One way to do this is by pair programming. In its strictest form, this is when two programmers use one mouse, one keyboard, and one screen to do their programming. Sound intense? Yes, it’s not for everyone, but it reduces mistakes in the process. They can bounce ideas off one another and double check the work right in the process. Not everyone can afford to do this but it may save on QA in the long term.

Another way to ensure quality is to create the tests first before the programmer even creates it. This is called Test-Driven Development and is part of the Extreme Programming method. With this method, your user stories, requirements, and specs must be well-developed so that the tests meet the client/stakeholder needs. In this case, the test usually fails because it can’t be accomplished with your current code base (hence why you’re writing the code in the first place).

3. Create Knowledge

This is creating documentation on the fly for easy reference later. This can include a Wiki-like Notion or Confluence, or a code repository like GitHub or GitLab. With these in place, your team can quickly store their findings and make it accessible to others on the team or other developers who may be working on similar projects.

Offering comments on the code too can help those who come after these developers and programmers find their way through.

4. Defer Commitment

This one is a bit misleading. It doesn’t mean don’t ever commit your code, but to instead consider all options and information before making major commitments. In the end, this helps you stay flexible especially if things are uncertain or likely to change because of customer demand or fickle stakeholders. Sprints in agile are great at this because they allow teams to peel off only a certain part of the feature, analyze its importance, and then make a decision about whether or not it should be developed for that sprint.

To set up Sprints in ClickUp, set up individual Lists under Projects. Each List should represent an individual sprint with an additional List titled “Backlog”. This is where new features and requirements can be listed. Lists also feature start and end dates to capture all of your team’s tasks within that list. Go here for more on how to use Sprints in ClickUp.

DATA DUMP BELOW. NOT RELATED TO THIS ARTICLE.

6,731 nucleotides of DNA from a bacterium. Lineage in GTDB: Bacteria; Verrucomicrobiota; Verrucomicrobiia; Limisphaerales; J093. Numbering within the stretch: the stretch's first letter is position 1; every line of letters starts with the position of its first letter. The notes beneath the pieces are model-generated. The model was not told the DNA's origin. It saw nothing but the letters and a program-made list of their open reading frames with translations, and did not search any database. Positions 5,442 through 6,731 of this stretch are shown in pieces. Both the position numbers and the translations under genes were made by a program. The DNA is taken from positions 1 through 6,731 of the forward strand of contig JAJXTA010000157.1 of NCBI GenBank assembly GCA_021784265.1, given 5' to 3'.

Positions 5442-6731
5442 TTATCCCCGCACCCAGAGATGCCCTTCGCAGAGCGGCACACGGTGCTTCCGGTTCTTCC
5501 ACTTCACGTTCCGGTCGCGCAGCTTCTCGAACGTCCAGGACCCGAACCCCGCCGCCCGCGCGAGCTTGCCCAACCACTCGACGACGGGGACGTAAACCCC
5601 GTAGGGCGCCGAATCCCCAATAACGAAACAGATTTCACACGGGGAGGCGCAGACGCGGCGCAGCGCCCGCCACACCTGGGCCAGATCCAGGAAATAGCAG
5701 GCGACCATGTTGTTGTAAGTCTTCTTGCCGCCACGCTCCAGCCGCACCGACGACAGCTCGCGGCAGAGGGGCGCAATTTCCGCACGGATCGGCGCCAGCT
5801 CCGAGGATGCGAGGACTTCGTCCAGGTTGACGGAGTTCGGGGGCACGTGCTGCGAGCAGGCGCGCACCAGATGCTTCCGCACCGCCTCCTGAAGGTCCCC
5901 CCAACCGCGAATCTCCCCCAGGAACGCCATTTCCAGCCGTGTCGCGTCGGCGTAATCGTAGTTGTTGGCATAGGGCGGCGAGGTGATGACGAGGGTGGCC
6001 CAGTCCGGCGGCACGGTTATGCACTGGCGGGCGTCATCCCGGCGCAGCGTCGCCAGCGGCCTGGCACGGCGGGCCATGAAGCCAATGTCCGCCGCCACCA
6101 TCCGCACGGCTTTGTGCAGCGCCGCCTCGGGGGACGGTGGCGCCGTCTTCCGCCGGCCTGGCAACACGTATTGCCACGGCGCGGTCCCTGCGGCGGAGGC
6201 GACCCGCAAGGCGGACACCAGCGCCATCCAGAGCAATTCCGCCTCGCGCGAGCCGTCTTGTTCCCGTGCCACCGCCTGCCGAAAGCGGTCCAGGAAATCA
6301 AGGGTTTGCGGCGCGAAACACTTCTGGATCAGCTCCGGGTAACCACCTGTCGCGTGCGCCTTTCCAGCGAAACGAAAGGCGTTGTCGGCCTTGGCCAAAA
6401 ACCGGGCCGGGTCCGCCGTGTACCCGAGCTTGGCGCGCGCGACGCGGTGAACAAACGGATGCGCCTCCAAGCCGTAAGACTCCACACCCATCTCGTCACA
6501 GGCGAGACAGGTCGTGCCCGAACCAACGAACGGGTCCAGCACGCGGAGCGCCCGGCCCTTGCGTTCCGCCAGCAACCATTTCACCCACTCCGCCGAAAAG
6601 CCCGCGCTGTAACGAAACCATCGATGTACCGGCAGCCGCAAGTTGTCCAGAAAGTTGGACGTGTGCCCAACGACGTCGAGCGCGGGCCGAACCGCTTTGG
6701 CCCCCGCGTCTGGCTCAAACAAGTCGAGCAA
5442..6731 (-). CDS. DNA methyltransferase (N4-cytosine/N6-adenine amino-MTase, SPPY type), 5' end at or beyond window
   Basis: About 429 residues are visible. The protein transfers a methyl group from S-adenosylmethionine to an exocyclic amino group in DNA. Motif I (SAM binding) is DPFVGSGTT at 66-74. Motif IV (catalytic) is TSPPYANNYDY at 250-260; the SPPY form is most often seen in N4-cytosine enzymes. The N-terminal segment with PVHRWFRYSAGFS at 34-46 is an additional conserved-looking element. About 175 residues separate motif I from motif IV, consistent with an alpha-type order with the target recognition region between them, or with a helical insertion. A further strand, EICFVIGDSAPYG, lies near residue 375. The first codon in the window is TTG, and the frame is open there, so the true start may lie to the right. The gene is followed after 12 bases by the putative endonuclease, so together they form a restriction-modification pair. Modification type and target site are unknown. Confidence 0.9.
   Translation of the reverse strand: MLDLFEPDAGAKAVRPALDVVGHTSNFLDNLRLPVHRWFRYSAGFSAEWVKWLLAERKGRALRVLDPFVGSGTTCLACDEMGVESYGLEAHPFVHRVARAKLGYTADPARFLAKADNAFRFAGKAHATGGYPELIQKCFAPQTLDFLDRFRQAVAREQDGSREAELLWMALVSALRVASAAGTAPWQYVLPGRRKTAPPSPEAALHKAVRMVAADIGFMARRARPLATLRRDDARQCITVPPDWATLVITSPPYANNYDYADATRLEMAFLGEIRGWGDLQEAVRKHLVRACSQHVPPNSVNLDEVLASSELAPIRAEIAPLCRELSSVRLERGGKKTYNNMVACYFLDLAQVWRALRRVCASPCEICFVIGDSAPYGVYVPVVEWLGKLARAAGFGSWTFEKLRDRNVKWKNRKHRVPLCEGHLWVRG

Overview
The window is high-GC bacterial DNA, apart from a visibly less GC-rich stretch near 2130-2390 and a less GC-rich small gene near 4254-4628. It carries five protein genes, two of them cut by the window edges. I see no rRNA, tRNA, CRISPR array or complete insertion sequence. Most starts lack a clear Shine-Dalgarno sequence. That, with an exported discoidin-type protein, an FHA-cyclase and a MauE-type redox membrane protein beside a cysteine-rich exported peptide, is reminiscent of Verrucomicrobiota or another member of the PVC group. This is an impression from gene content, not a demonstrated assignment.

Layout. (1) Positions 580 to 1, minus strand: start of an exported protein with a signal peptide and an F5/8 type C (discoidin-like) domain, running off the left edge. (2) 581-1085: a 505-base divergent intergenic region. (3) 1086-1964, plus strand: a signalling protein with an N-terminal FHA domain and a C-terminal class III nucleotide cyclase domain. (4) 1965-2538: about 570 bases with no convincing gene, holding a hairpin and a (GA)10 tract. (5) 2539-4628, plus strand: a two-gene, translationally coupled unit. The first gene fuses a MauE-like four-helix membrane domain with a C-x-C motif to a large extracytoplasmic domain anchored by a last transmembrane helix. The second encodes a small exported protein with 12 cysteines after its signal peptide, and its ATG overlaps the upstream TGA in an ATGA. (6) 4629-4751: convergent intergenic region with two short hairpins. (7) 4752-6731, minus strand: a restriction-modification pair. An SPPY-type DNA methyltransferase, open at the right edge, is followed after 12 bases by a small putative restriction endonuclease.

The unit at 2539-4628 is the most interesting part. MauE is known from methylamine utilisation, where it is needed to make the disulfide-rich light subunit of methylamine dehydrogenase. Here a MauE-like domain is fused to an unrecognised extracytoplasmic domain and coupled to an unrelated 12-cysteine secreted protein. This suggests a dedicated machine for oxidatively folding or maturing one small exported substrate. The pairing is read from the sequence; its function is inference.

5. Deliver Fast

Who doesn’t want to build or deliver fast? It seems contrary, but in reality, we’re much more comfortable dragging our feet. Why? We don’t truly want to know how the marketplace will respond. We want to be certain of every contingency. We want to dream about future requirements that may never come to pass.

Yes, it’s true that some developer may get bogged down in certain tasks. With a Deliver Fast mandate, everyone is incentivized to jump in the heap and scramble to finish what’s necessary. Having this mindset helps your speed-to-market, to either be the first one there or to catch up with your competitors.

And if you have a good project plan that’s executed quickly, there’s little room for change from the stakeholders. The product owner or project manager is empowered to say that it’s already in production. Lean production helps you avoid the dreaded scope creep.

6. Respect People

It’s funny that we even have to say this. Maybe it’s more of a reflection on how toxic some tech cultures have been? Unfortunately, this one is often ignored to accommodate the win-at-all-costs mentality that the Deliver Fast mandate can create. It’s the proper counterbalance. Because teams move quickly, a lean culture shouldn’t have time for harassment, abuse, or denigration of colleagues. Trust is paramount to accomplishing anything especially when you’re moving fast. Listening, documenting and trying to understand all foundational aspects of exceptional team communication.

7. Optimize The Whole

I’ll put it simply: Don’t let the vocal minority compromise the integrity of the majority. In other words, be careful about which features are included from squeaky wheels that may not be considering your big picture. That’s not lean thinking. It’s easy to include “must-have” features for the biggest client that sacrifices your place in the market for the rest of your current (and potential) clients. This is why cross-functional teams have really taken off in agile. Everyone on the team can handle the requests from beginning to end. That way multiple opinions are represented that are also thinking about the needs of clients from differing perspectives. It’s a lot harder for the team’s purposes and goals to be hijacked in this way.

Conclusion

The goal of implementing Lean principles shouldn’t be to have a more rigid structure that everyone should hold to. You want to embrace the spirit of Lean without being an authoritarian to the letter of the law. These guiding principles are just that–they should guide you to better workflows. They’re guidelines. To that end, you won’t do everything perfectly every time. But if your team sees and knows the guidelines, they can aim for continuous improvement: better products and releases, and hold one another accountable in the process. It’s quite literally better than nothing. Following these lean principles should up your productivity, make you more competitive, increase the quality of your product, and ultimately your revenue as well. Now that’s a lean organization that everyone can agree on.